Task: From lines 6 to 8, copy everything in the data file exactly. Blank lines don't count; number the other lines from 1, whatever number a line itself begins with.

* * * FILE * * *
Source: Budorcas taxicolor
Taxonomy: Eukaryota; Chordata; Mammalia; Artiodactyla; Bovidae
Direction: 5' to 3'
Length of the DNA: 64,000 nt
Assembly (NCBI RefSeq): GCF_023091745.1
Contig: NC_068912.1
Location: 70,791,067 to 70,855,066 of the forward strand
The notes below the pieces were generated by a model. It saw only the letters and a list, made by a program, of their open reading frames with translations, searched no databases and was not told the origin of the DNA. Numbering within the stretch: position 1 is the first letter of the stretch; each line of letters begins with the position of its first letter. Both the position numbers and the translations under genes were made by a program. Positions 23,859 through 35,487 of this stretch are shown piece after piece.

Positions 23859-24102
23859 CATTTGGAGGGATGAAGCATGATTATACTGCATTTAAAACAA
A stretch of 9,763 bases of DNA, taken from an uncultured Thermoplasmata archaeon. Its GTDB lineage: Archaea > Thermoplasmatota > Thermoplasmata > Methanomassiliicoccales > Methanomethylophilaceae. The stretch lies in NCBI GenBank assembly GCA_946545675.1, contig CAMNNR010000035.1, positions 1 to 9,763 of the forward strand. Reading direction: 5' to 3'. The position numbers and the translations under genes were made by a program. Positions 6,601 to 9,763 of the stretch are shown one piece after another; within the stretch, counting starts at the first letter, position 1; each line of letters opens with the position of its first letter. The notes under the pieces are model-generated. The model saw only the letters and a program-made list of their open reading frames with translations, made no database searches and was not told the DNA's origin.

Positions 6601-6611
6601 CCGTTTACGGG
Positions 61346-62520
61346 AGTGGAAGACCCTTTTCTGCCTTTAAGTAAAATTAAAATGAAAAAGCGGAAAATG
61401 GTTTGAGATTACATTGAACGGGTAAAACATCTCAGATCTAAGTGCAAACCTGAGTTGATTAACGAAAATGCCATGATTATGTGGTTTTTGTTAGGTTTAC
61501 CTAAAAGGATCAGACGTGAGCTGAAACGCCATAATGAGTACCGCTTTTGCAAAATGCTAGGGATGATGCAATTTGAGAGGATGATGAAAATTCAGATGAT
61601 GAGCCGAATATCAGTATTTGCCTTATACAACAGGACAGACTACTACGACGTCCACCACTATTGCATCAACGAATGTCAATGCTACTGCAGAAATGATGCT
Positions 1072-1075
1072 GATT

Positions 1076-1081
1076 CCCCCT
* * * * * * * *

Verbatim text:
Contig: NC_068912.1
Location: 70,791,067 to 70,855,066 of the forward strand
The notes below the pieces were generated by a model. It saw only the letters and a list, made by a program, of their open reading frames with translations, searched no databases and was not told the origin of the DNA. Numbering within the stretch: position 1 is the first letter of the stretch; each line of letters begins with the position of its first letter. Both the position numbers and the translations under genes were made by a program. Positions 23,859 through 35,487 of this stretch are shown piece after piece.